Firstly, what is sleep apnoea?
Many people may have sleep apnoea and not even know it. The most commonly reported (and observed by your partner) symptom is usually snoring. You might even be told you make gasping or choking sounds while you’re asleep. Other symptoms include: daytime tiredness, poor concentration, morning headaches, low mood, lack of energy, forgetfulness and weight gain.
When you have sleep apnoea, air stops flowing to your lungs for 10 seconds or longer. You stop breathing. Your brain then senses that you’ve stopped breathing, so it triggers you to wake up just enough to take a breath. Then you fall back to sleep and the cycle starts again. In some people, this can happen 30 times an hour and you may not remember waking up.
Sounds exhausting, doesn’t it! This constantly being triggered back into breathing, all night long, can put a strain on your body.
Startling facts about sleep apnoea, obesity & your health:
- Obesity is the strongest risk factor for developing sleep apnoea. In fact, more than half of moderate-to-severe sleep apnoea is estimated to be due to obesity.
- You are 3 times more likely to suffer a stroke. Almost 70% of people who have had a stroke have sleep apnoea.
- Sleep apnoea = increased risk of suffering a heart attack.
- 50% of people with high blood pressure may also have sleep apnoea and sleep apnoea is a common cause of high blood pressure.
- 58% of patients with type 2 diabetes likely also have sleep apnoea.
- Sleep apnoea doubles the risk of developing depression.
- You are 7 times more likely to have a motor vehicle accident and 3 times more likely to suffer a work-related injury or fatality.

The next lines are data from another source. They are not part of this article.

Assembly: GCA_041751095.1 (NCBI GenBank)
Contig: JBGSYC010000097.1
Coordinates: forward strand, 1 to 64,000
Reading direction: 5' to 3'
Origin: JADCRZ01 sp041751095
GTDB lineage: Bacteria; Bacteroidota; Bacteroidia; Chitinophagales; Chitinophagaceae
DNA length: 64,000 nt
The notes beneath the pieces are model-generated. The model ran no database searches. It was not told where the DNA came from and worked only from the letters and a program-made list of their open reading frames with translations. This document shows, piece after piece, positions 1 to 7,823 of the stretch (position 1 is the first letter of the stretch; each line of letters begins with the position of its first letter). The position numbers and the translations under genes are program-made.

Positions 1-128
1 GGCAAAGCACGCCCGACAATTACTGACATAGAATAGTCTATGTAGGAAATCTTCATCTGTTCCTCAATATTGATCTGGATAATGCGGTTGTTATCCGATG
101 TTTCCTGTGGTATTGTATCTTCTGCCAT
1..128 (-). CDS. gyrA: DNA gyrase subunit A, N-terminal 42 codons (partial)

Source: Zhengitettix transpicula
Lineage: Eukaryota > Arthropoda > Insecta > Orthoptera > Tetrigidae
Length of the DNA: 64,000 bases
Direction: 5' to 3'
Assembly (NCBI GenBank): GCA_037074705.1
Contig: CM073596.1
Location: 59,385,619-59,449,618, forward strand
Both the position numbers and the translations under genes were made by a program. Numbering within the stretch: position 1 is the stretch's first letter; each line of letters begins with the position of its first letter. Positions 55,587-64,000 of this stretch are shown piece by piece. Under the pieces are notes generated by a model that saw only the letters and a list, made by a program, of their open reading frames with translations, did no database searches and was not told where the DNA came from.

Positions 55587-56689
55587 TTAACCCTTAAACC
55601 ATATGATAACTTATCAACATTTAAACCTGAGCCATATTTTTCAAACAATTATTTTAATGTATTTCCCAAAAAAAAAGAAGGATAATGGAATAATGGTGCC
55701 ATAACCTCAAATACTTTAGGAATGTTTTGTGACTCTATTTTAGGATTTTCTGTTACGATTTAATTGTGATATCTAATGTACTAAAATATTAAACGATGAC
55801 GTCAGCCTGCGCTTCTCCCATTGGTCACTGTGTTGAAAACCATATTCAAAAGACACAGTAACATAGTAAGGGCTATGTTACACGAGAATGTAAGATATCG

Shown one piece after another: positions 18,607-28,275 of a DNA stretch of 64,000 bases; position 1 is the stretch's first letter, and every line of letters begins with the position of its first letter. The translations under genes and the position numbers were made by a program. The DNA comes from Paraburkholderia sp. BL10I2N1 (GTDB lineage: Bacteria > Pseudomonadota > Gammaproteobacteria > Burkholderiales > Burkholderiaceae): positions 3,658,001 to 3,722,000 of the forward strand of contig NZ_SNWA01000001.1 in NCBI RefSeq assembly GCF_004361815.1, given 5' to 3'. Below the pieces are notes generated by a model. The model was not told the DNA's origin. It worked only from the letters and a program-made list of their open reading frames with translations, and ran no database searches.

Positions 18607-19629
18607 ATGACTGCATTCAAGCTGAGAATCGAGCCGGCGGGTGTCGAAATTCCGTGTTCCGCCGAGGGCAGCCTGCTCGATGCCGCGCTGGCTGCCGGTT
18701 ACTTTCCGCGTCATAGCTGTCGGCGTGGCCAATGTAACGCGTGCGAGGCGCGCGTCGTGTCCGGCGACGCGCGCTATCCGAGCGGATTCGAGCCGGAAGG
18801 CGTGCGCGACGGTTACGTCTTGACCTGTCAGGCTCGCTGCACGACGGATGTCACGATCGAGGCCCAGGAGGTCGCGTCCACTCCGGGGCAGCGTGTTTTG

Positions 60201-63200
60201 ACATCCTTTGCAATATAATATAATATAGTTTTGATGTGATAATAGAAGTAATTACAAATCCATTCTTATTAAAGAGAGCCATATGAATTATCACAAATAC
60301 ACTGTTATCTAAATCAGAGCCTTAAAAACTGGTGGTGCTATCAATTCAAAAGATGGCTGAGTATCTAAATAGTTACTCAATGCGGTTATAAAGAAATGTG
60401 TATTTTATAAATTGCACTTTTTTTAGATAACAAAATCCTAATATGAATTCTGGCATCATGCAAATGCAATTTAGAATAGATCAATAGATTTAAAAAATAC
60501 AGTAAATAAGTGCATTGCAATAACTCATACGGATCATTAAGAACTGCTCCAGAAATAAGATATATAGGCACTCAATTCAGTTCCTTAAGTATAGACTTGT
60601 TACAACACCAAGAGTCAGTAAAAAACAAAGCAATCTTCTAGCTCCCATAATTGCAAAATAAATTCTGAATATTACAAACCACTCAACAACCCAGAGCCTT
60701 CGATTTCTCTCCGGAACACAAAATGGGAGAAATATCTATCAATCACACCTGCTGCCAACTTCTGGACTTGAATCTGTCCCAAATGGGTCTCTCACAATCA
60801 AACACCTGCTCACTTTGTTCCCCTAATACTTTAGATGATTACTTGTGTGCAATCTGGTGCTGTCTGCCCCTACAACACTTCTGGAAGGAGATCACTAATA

The link to safety:
- The prevalence of sleep apnoea appears particularly high in some occupational groups, such as truck drivers, where there is a male predominance and high prevalence of obesity that increases the risk of sleep apnoea. The issue of safety is also particularly relevant in commercial drivers, who show a higher prevalence of sleep apnoea (between 28% and 78%) compared to the general population, and are more exposed to risk of driving accidents due to their high mileage per year compared with non-commercial drivers.
- Sleepiness due to inadequate sleep or sleep disorders is the main cause of the 20% of crashes attributed to fatigue. Obstructive sleep apnoea is the most common sleep disorder contributing to this toll, resulting in a 2 to 3-fold increase in risk.
- In one study, introducing objective measures to screen for sleep apnoea in Australian rail workers’ health assessments and identified a large number of workers with previously undiagnosed OSA. Imagine how undiagnosed sleep apnoea could be hugely increasing the risk of accidents, fatalities and poor health outcomes at your workplace. Yet, with some small changes you could elicit some BIG wins. For example, a 10% weight loss can sometimes be enough to treat sleep apnoea!
Do you want to know about more small changes that lead to big results? We have a new workshop completely dedicated to this topic, plus a suite of health promotion material based on this concept! We are health and behaviour change experts, let us help you and your staff live your best, most productive and healthy lives. Contact us today.